So if we can agree that what you are really after is an appearance you would be happier with, (as I always tell my patients) let's make the desired appearance the focus of our communications... Let us both ignore bra sizes (which are not standardized and the choice of which is very arbitrary) and implant types/sizes (for now)... Let's first understand what you want to look like. I think you would agree that if we are able to make you look the way you wanted to look, the letter on your bra and the number on your implant is lees important, right? Help me understand what you want to look like, and I can give you a very accurate recommendation of options for achieving that appearance- provided a careful physical examination has also occurred.
Why is the exam so critical? After all, can't we just put small implants in women who want small breasts and larger implants into those who want larger ones?
The exam is critical, because for any one particular woman, there are only a few good choices of implants available, regardless of her goals, and these options are arrived at by taking careful stock of her breast tissue, skin, and frame. In other words, your anatomy will, to a large extent, help us understand the implant options that would make you look the best. This is the "One Right Result" concept. The taking of these measurements is so important, I do it myself every time, and based on these measurements and my patient's goals, then make recommendations regarding the implant options available to her (as these options would be different for different women).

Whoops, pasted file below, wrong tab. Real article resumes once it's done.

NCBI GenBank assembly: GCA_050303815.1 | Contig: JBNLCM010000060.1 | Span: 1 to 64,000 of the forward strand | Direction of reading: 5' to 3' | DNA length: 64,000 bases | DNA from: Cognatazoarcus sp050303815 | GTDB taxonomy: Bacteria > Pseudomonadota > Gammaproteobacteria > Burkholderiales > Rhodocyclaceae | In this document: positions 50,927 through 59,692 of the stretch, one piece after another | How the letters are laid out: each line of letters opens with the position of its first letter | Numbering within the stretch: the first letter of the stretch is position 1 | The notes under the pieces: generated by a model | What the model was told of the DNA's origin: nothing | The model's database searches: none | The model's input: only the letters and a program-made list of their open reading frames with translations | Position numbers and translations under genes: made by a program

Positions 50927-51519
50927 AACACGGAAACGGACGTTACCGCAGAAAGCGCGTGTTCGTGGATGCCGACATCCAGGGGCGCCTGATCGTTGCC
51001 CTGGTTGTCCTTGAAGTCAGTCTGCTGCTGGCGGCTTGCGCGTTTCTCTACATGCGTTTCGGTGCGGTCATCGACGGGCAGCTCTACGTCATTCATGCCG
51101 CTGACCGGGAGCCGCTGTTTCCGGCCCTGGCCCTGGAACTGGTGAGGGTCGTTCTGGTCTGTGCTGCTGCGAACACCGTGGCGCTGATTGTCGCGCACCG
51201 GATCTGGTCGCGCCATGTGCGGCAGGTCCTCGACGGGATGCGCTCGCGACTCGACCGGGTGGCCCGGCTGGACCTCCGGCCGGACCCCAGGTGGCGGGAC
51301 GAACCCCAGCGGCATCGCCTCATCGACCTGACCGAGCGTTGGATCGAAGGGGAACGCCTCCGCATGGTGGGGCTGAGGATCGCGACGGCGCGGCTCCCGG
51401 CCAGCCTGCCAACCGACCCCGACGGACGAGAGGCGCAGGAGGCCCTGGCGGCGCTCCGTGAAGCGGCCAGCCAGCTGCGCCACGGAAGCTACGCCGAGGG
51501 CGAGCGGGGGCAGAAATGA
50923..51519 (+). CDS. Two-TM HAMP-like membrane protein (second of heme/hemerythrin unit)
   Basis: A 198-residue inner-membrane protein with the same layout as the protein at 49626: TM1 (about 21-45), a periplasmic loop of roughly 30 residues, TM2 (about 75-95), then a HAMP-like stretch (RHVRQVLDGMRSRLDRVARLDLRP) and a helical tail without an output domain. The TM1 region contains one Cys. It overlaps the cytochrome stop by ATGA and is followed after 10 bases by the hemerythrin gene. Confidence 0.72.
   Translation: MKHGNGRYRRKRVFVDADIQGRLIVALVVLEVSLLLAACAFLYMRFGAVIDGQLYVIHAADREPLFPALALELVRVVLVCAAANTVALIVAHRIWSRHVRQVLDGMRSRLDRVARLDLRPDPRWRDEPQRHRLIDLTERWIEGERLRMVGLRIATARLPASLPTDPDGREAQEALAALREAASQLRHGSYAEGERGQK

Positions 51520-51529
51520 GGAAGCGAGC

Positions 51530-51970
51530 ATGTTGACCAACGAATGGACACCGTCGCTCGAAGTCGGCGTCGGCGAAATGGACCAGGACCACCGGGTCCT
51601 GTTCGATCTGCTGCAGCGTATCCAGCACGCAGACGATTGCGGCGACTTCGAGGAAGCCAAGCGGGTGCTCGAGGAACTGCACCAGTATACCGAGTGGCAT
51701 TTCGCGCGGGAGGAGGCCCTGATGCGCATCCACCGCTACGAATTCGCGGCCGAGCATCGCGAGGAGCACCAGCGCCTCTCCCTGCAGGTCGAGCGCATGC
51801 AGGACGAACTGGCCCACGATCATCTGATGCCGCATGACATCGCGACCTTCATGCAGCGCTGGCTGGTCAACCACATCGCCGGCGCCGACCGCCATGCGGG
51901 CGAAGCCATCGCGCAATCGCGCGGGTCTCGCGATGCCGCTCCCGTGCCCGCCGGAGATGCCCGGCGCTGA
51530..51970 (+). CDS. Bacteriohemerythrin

While (as with any aesthetic procedure) no guarantee of outcome can be given, you are much more likely to achieve your desired outcome if you focus on communicating your desired appearance successfully with a skilled and experienced, Board Certified Plastic Surgeon than by over-researching the implants and micro-managing the details of the surgery. In fact, I can think of no better way for you to increase the odds of you ending up dissatisfied.
So don't over-think it... Think carefully about the appearance you want, communicate it carefully to your surgeon (using photos if possible), and make sure that the implant choice arrived at by the two of you together is based on both your anatomy and your goal. You'll be happier and the process will be less stressful!
Web reference: http://www.DrArmandoSoto.com
Ups and downs of breast size
Determining breast size during breast surgery is difficult. Most women want to have reasonable fullness but do not want excessive fullness so that they look artificial. They best way to achieve the look you desire would be to bring a picture of what you desire for breast size and shape. Then, have your PS evaluate your current anatomy to see if he or she can achieve that size and shape. It boils down to valuing/trusting that surgeon's judgement.
In my opinion you have two options. The first is to remove the implants only leaving the breast with a deflated look. Possibly a lift could be done at the same time if the remaining breast tissue is not to thin. The resulting lift will make you small. The other option is a lift and trading for smaller implant. Trust your surgeon or visit with other board certified plastic surgeons to get their opinion. Good luck.
Breast lift and downsizing.
Breasts that are lifted often look smaller. Combining a breast lift with a small implant such as 250 should achieve a full C-cup in the average patient. However, your alternative is to do a lift without an implant depending on the amount of ptosis present as well as the size of the existing breast tissue..
These answers are for educational purposes and should not be relied upon as a substitute for medical advice you may receive from your physician. If you have a medical emergency, please call 911. These answers do not constitute or initiate a patient/doctor relationship.